Covid 19 is one of the pandemics that has resulted in numerous effects, including social and economic factors. From March 2020, the World Health Organization (WHO) declared the Corona Virus outbreak a pandemic. As a result, most governments imposed different measures geared towards preventing its spread and aspect that directly affected businesses (Hayakawa & Mukunoki, 2021). For instance, with most governments declaring lockdowns and businesses closing down, all the domestic and international businesses have experienced a reduction in their profit margins. Since the emergence of Covid 19, different societies have been affected differently, depending on the number of international passengers visiting different countries, investments, and dependence on international trade (Hayakawa & Mukunoki, 2021). Due to these aspects, most international economists have conducted intensive studies on how Covid 19 influences international trade. This paper, therefore, seeks to expound on the influence of Covid 19 on international trade and how businesses have adjusted to remain on top of the market.
Covid 19 outbreak has had major influences on the importing and exporting countries. Since the Coronavirus is a highly contagious disease, different measures instituted include social distancing and lockdown measures. This has prevented most people from moving from one place to another or even going to their places of work (Hayakawa & Mukunoki, 2021). Most people working from home and some people being infected with this virus has directly reduced the workforce (Cai & Luo, 2020). As a result, these changes have reduced the supply of goods, shifting a country’s supply curve and making it steeper (Hayakawa & Mukunoki, 2021). With the lockdown measures being in place in different countries, the transportation sector for exporting countries has also been disrupted, leading to an increased transportation cost. This, in the long run, translates to an increase in the production costs and costs of products.
When analyzing the most striking impact of the current covid 19 pandemic, it has had huge disruptions on international trade and the global value chains (GVCs). Cai & Luo (2020) note that the shocks experienced in the GBVs have led to most of the globalized countries experiencing triple effects. The triple effects constitute a direct disruption in the supply, which has prevented the production of essential commodities. This is because Covid 9 mainly focuses on the world’s manufacturing heartlands and spreads fast in the other developing countries. The second effect relates to the supply chain contagion that has amplified the direct supply shocks (Cai & Luo, 2020). Due to direct supply shocks, the less affected countries find it challenging or expensive to acquire the necessary products that have been imported from hard-hit nations. Lastly, covid 19 has also resulted in demand disruptions to macroeconomic drops in the aggregate demand and investment delays by firms.
The importing countries have also experienced various changes as a result of Covid 19. For instance, the main effects have been experienced in the aggregate reduction in the demand of products and an increased cost at the ports and terminal handles. When a nationwide lockdown is imposed in any country, it reduces what people earn. As a result, this reduces their purchasing power. Even if people retain some of their earning, most people developed the fear of being infected. As a result, this reduced the number of times they visited retail shops to make purchases (Hayakawa & Mukunoki, 2021). This, in the long run, led to a shrinking demand for different commodities, and most of the importing countries could not place orders for some of their basic trade commodities.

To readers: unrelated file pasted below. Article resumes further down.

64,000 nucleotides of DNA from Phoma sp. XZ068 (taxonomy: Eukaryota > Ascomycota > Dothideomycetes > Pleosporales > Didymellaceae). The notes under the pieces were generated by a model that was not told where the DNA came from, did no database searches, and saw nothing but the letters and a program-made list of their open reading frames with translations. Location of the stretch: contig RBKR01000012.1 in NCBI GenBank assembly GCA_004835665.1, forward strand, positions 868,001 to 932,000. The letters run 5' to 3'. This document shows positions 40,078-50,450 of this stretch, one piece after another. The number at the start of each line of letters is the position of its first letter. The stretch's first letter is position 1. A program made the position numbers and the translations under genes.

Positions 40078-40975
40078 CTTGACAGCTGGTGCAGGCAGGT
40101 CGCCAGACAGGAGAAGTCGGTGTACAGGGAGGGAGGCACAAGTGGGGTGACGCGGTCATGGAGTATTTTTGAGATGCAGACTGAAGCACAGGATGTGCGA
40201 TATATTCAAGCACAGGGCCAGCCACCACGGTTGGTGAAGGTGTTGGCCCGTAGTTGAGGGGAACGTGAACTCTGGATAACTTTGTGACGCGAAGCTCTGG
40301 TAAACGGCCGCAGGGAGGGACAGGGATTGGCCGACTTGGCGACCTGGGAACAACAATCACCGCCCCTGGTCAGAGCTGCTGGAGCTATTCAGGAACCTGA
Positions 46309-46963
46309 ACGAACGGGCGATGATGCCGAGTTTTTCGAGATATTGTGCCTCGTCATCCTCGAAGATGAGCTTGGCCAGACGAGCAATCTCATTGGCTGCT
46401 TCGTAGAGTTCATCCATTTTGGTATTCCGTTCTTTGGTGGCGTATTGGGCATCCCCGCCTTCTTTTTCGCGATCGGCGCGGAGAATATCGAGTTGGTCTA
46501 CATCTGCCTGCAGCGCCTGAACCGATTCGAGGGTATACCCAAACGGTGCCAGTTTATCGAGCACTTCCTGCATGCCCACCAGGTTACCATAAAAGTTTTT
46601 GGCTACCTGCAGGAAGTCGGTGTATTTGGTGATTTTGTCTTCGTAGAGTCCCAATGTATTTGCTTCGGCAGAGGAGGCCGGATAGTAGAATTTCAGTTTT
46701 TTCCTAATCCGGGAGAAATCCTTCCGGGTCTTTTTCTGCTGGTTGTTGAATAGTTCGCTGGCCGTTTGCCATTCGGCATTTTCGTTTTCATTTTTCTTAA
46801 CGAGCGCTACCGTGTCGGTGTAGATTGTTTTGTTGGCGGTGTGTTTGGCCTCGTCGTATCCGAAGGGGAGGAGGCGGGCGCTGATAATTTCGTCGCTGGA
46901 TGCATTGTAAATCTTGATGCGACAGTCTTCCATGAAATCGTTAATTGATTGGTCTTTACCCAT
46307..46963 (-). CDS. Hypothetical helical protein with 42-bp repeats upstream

A large section of importing countries has also suffered from supply shocks. For instance, when covid 19 reduces the production of a downstream product, it also reduces the import demands of upstream products that are, on most occasions, used by downstream products.
Despite such negative impact, Covid 19 has also played a role in promoting international positively. For instance, since its outbreak, most exporting countries have increased their sales of products such as medical supplies and face masks. For instance, China exported more face masks than any other product in May 2020, amounting to approximately $ 14 billion (Hidalgo, 2020). As a result, Covid 19 has also influenced international trade both positively and negatively.
Covid 19 is one of the fatal global health crises that has had a major impact on local and international economies. Covid 19 significantly differs from past economies since it is directly linked to globalization. With its ability to spread rapidly, different containment measures have impacted both the importing and exporting countries. Most of these countries have experienced reduced demand for products, reduced workforce, and supply shocks.
Cai, M., & Luo, J. (2020). Influence of COVID-19 on manufacturing industry and corresponding countermeasures from supply chain perspective. Journal of Shanghai Jiaotong University (Science), 25(4), 409-416.
Hayakawa, K., & Mukunoki, H. (2021). The impact of COVID-19 on international trade: Evidence from the first shock. Journal of the Japanese and International Economies, 60, 101135. https://www.sciencedirect.com/science/article/pii/S0889158321000149
Hidalgo, C. A. (2020). How COVID-19 has affected trade, in 8 charts (No. hal-03068965). https://www.weforum.org/agenda/2020/11/how-covid-19-has-reshuffled-international-trade/